Directed by Scott Mann | Written by Mann and Jonathan Frank | 107 min | ▲▲▲△△ | Netflix
You gotta give credit to these filmmakers for the wonderfully simple conceit — stick your two characters on the top of a 2000 ft tower in the Mojave where the rail ladder has given way, and let them spend 90 minutes figuring out how to get down. I also have to give them full marks for the technical achievement — you will believe these ladies are up there. Those of you with a genuine fear of heights maybe should go see Minions: The Rise of Gru instead.
But Fall is also compromised by what I call Horror Character Decision-Making, where otherwise apparently intelligent people make chronically stupid choices that have you throwing popcorn at the screen. The real challenge here is sympathizing with their plight.
It’s Becky (Grace Caroline Currey) and Hunter (Virginia Gardner) who you’ll be yelling at. Becky lost her husband (Mason Gooding) in a climbing accident a year back and she’s still a wreck. Her father (Jeffrey Dean Morgan) is trying to get her to snap out of it, but there’s no reaching her. Only Hunter, who as alter-ego Danger Dee lives off life-risking behaviour on social media, has a solution for Becky: climb this enormous tower out in the desert and conquer your fear and grief.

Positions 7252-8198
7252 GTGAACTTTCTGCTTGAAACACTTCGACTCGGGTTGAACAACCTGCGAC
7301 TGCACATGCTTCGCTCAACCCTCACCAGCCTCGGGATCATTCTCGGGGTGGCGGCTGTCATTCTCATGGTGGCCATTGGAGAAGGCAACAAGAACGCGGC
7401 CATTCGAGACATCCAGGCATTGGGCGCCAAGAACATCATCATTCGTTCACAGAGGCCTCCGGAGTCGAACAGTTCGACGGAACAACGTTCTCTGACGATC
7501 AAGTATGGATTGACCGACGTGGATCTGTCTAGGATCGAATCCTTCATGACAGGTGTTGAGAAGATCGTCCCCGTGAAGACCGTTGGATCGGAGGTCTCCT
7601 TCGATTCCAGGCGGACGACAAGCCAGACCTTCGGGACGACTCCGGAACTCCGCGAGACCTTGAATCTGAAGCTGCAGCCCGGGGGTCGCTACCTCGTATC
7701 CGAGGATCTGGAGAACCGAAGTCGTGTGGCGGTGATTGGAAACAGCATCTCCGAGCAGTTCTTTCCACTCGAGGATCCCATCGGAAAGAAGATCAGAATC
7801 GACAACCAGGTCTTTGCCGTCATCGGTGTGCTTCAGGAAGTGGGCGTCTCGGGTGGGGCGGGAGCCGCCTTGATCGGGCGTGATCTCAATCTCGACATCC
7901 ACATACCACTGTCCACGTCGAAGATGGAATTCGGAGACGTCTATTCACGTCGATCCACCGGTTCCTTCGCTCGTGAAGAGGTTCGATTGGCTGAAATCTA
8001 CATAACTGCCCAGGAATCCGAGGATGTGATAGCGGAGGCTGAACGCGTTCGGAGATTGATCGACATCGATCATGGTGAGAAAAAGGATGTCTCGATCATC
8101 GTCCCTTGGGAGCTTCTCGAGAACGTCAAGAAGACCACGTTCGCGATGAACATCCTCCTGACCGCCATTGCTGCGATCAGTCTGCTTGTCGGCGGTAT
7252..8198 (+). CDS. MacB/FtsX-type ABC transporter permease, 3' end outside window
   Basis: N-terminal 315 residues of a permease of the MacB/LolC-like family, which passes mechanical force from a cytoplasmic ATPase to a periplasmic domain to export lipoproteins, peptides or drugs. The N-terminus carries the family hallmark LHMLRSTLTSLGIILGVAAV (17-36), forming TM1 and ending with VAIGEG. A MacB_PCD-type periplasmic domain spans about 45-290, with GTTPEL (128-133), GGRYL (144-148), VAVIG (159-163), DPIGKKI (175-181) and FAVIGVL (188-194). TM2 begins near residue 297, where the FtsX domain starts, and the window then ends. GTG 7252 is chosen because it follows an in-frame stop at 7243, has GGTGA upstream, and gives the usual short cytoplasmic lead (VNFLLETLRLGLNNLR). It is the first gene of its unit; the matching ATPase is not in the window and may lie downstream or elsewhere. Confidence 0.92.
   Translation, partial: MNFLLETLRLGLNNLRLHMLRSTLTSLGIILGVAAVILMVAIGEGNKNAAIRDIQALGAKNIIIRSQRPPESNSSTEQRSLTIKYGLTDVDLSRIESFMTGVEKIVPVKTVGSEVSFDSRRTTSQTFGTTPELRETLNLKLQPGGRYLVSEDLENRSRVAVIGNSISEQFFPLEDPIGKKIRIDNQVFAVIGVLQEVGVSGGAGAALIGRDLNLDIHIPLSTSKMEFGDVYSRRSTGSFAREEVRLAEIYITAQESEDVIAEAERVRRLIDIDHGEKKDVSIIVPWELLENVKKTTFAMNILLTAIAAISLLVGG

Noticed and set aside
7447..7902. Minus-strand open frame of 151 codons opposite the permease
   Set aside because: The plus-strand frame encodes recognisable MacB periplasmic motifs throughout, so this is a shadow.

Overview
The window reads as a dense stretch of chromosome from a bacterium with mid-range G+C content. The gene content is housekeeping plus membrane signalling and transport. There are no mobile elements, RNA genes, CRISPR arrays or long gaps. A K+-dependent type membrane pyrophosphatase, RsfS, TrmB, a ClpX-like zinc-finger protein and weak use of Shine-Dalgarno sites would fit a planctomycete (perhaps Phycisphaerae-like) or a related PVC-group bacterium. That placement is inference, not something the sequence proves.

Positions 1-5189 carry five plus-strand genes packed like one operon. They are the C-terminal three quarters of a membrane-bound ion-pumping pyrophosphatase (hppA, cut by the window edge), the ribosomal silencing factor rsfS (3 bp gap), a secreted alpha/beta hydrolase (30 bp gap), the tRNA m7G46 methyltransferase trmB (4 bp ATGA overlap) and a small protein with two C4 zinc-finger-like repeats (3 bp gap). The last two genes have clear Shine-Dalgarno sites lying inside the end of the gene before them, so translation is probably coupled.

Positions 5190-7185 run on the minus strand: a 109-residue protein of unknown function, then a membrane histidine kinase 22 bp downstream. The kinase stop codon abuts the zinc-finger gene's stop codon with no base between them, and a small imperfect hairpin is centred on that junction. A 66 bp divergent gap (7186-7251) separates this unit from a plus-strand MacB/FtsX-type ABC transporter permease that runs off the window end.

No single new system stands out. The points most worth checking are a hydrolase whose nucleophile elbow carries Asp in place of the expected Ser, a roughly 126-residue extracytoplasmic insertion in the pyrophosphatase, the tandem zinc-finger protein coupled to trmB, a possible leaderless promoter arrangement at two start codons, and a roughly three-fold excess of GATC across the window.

This is what they do, without telling anybody where they’re going. And we’re supposed to believe these two are seasoned climbers? OK, sure, Hunter figured she’d always have a cell signal, but what’s Becky’s excuse? The possibility suicidal tendencies fuelling this adventure are not particularly well explored.
Once we get up on the tower with the women the implausibilities collect around them. One character is out of shape and then seemingly badly hurt, yet is still able to accomplish incredible physical feats. I could think of at least two ideas for getting help that never occurs to them. We also have to sit through a couple character revelations that seem calculated to help fill time rather than actually make much sense for these two. A couple of cheap dream-sequences/hallucinations feel like missives from the very bottom of the horror-movie playbook — they’re the opposite of effective.
However, did I feel weak in the knees from the impressive, vertigo-inducing cinematography? Indeed I did. Mann and his DP, the single-named MacGregor, find creative ways to move the camera around for welcome texture and punch. In that it reminds me a little of another desert-set survival thriller, Danny Boyle’s 127 Hours. We also get the best human-vulture scene since Conan the Barbarian.
At the end of the day, I wondered what this was all for — aside from the paternalistic echo through its running time: “Always listen to Daddy!” As a call to live life to the fullest because it’s so brutishly short, well, maybe the lesson is as simple as the premise: don’t do stupid shit like climb rusted telecom towers. Just for starters.